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Hasil cari dari kata atau frase: Nelumbium speciosum (0.00888 detik)
Found 1 items, similar to Nelumbium speciosum.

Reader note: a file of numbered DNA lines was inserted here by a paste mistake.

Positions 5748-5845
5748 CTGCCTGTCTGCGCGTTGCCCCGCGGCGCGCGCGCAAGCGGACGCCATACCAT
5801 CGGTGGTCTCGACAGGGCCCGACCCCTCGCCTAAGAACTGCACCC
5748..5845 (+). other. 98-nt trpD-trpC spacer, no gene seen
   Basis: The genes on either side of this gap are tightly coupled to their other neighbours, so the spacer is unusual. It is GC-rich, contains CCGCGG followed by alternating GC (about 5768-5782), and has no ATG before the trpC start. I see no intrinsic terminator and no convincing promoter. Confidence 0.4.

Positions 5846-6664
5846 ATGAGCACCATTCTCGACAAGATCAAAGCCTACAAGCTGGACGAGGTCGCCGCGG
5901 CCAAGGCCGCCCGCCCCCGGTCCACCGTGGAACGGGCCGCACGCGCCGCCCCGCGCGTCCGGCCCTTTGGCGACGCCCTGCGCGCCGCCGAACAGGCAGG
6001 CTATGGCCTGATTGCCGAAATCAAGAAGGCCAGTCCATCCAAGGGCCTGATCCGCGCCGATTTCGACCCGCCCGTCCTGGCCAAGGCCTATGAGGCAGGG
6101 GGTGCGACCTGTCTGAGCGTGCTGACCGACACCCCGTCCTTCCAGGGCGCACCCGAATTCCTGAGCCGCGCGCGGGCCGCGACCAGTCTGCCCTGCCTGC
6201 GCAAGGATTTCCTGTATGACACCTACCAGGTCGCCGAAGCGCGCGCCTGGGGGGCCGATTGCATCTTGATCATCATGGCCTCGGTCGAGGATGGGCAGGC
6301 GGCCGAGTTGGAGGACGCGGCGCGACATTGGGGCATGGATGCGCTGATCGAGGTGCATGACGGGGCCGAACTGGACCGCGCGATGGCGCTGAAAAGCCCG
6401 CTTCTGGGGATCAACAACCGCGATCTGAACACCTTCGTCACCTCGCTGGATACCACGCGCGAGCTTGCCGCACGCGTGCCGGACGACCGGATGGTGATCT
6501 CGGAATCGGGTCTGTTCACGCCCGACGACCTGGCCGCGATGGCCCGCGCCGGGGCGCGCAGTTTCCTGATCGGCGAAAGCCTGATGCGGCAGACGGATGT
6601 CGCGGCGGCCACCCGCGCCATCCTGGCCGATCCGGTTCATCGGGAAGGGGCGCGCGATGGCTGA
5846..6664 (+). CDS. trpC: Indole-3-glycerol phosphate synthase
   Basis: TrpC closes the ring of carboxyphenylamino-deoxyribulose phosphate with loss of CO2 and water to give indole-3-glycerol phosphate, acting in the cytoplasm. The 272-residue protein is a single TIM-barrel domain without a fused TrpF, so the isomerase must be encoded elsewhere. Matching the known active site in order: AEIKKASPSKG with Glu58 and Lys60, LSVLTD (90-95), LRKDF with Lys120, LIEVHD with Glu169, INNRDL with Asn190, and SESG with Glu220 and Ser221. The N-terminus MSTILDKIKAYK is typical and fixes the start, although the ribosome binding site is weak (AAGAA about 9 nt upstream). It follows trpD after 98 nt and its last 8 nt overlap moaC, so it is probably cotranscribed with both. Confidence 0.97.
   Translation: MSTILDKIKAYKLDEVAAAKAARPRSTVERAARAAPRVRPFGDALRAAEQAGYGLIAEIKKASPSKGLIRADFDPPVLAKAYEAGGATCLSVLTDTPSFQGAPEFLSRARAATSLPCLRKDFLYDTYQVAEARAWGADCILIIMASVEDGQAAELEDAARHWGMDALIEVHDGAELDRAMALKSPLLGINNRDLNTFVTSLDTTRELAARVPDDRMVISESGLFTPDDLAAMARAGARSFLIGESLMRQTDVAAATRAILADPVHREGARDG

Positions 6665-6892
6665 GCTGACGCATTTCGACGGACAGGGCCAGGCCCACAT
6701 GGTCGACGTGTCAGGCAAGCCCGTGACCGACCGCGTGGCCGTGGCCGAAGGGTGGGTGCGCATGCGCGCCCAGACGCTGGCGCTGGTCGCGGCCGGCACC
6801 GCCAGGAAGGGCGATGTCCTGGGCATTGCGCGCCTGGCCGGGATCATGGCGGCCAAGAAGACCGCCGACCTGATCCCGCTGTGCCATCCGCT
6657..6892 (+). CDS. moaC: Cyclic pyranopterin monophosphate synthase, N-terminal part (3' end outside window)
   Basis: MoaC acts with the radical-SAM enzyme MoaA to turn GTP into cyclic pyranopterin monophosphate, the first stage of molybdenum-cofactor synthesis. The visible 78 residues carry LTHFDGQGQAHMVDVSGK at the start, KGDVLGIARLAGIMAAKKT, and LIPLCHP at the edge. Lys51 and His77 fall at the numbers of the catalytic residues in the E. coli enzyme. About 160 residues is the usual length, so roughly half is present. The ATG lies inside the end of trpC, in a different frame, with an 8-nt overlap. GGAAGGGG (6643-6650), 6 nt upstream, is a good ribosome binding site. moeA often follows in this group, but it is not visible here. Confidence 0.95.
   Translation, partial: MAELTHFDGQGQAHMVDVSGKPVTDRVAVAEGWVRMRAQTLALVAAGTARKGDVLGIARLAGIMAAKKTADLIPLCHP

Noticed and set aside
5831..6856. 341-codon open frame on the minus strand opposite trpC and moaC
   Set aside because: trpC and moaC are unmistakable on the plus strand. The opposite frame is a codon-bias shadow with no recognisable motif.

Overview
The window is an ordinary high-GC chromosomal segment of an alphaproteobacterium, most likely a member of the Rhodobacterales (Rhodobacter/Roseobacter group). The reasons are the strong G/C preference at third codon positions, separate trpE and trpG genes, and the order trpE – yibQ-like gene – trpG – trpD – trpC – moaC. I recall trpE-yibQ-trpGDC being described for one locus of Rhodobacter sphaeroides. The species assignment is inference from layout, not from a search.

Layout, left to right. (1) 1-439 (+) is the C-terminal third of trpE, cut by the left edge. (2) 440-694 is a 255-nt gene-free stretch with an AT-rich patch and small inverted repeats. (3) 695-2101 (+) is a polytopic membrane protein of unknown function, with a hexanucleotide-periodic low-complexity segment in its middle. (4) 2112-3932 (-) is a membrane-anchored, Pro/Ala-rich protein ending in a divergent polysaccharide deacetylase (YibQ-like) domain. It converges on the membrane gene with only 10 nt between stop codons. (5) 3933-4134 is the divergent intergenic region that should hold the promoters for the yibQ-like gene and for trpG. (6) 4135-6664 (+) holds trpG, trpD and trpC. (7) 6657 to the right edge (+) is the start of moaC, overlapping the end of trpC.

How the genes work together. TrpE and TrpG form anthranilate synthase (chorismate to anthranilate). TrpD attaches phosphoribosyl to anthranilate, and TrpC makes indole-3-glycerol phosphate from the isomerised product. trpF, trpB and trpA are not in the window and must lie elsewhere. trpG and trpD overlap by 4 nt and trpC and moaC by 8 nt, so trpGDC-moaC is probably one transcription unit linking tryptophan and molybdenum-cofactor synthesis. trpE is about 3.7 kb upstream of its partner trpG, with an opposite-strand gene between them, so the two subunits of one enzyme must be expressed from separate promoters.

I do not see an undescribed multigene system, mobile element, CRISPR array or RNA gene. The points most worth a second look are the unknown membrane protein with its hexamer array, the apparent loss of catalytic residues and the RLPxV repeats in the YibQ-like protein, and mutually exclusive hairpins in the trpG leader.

English → English (gcide) Definition: Nelumbium speciosum Lotus \Lo"tus\ (l[=o]"t[u^]s), n. [L. lotus, Gr. lwto`s. Cf. Lote.] 1. (Bot.) (a) A name of several kinds of water lilies; as Nelumbium speciosum , used in religious ceremonies, anciently in Egypt, and to this day in Asia; Nelumbium luteum, the American lotus; and Nymph[ae]a Lotus and Nymph[ae]a c[ae]rulea, the respectively white-flowered and blue-flowered lotus of modern Egypt, which, with Nelumbium speciosum, are figured on its ancient monuments. (b) The lotus of the lotuseaters, probably a tree found in Northern Africa, Sicily, Portugal, and Spain (Zizyphus Lotus), the fruit of which is mildly sweet. It was fabled by the ancients to make strangers who ate of it forget their native country, or lose all desire to return to it. (c) The lote, or nettle tree. See Lote. (d) A genus (Lotus) of leguminous plants much resembling clover. [Written also lotos.] [1913 Webster] European lotus, a small tree (Diospyros Lotus) of Southern Europe and Asia; also, its rather large bluish black berry, which is called also the date plum. [1913 Webster] 2. (Arch.) An ornament much used in Egyptian architecture, generally asserted to have been suggested by the Egyptian water lily. [1913 Webster] Lotus \Lo"tus\ (l[=o]"t[u^]s), n. [L. lotus, Gr. lwto`s. Cf. Lote.] 1. (Bot.) (a) A name of several kinds of water lilies; as Nelumbium speciosum , used in religious ceremonies, anciently in Egypt, and to this day in Asia; Nelumbium luteum, the American lotus; and Nymph[ae]a Lotus and Nymph[ae]a c[ae]rulea, the respectively white-flowered and blue-flowered lotus of modern Egypt, which, with Nelumbium speciosum, are figured on its ancient monuments. (b) The lotus of the lotuseaters, probably a tree found in Northern Africa, Sicily, Portugal, and Spain (Zizyphus Lotus), the fruit of which is mildly sweet. It was fabled by the ancients to make strangers who ate of it forget their native country, or lose all desire to return to it. (c) The lote, or nettle tree. See Lote. (d) A genus (Lotus) of leguminous plants much resembling clover. [Written also lotos.] [1913 Webster] European lotus, a small tree (Diospyros Lotus) of Southern Europe and Asia; also, its rather large bluish black berry, which is called also the date plum. [1913 Webster] 2. (Arch.) An ornament much used in Egyptian architecture, generally asserted to have been suggested by the Egyptian water lily. [1913 Webster] Sacred \Sa"cred\, a. [Originally p. p. of OE. sacren to consecrate, F. sacrer, fr. L. sacrare, fr. sacer sacred, holy, cursed. Cf. Consecrate, Execrate, Saint, Sexton.] 1. Set apart by solemn religious ceremony; especially, in a good sense, made holy; set apart to religious use; consecrated; not profane or common; as, a sacred place; a sacred day; sacred service. [1913 Webster] 2. Relating to religion, or to the services of religion; not secular; religious; as, sacred history. [1913 Webster] Smit with the love of sacred song. --Milton. [1913 Webster] 3. Designated or exalted by a divine sanction; possessing the highest title to obedience, honor, reverence, or veneration; entitled to extreme reverence; venerable. [1913 Webster] Such neighbor nearness to our sacred [royal] blood Should nothing privilege him. --Shak. [1913 Webster] Poet and saint to thee alone were given, The two most sacred names of earth and heaven. --Cowley. [1913 Webster] 4. Hence, not to be profaned or violated; inviolable. [1913 Webster] Secrets of marriage still are sacred held. --Dryden. [1913 Webster] 5. Consecrated; dedicated; devoted; -- with to. [1913 Webster] A temple, sacred to the queen of love. --Dryden. [1913 Webster] 6. Solemnly devoted, in a bad sense, as to evil, vengeance, curse, or the like; accursed; baleful. [Archaic] [1913 Webster] But, to destruction sacred and devote. --Milton. [1913 Webster] Society of the Sacred Heart (R.C. Ch.), a religious order of women, founded in France in 1800, and approved in 1826. It was introduced into America in 1817. The members of the order devote themselves to the higher branches of female education. Sacred baboon. (Zo["o]l.) See Hamadryas. Sacred bean (Bot.), a seed of the Oriental lotus (Nelumbo speciosa or Nelumbium speciosum), a plant resembling a water lily; also, the plant itself. See Lotus. Sacred beetle (Zo["o]l.) See Scarab. Sacred canon. See Canon, n., 3. Sacred fish (Zo["o]l.), any one of numerous species of fresh-water African fishes of the family Mormyrid[ae]. Several large species inhabit the Nile and were considered sacred by the ancient Egyptians; especially Mormyrus oxyrhynchus . Sacred ibis. See Ibis. Sacred monkey. (Zo["o]l.) (a) Any Asiatic monkey of the genus Semnopithecus, regarded as sacred by the Hindoos; especially, the entellus. See Entellus. (b) The sacred baboon. See Hamadryas. (c) The bhunder, or rhesus monkey. Sacred place (Civil Law), the place where a deceased person is buried. [1913 Webster] Syn: Holy; divine; hallowed; consecrated; dedicated; devoted; religious; venerable; reverend. [1913 Webster] -- Sa"cred*ly, adv. -- Sa"cred*ness, n. [1913 Webster] Egyptian \E*gyp"tian\, a. [L. Aegyptius, Gr. ?, fr. ? (L. Aegyptus) Egypt: cf. F. ['e]gyptien. Cf. Gypsy.] Pertaining to Egypt, in Africa. [1913 Webster] Egyptian bean. (Bot.) (a) The beanlike fruit of an aquatic plant (Nelumbium speciosum ), somewhat resembling the water lily. (b) See under Bean, 1. Egyptian cross. See Illust. (No. 6) of Cross. Egyptian thorn (Bot.), a medium-sized tree (Acacia vera). It is one of the chief sources of the best gum arabic. [1913 Webster]

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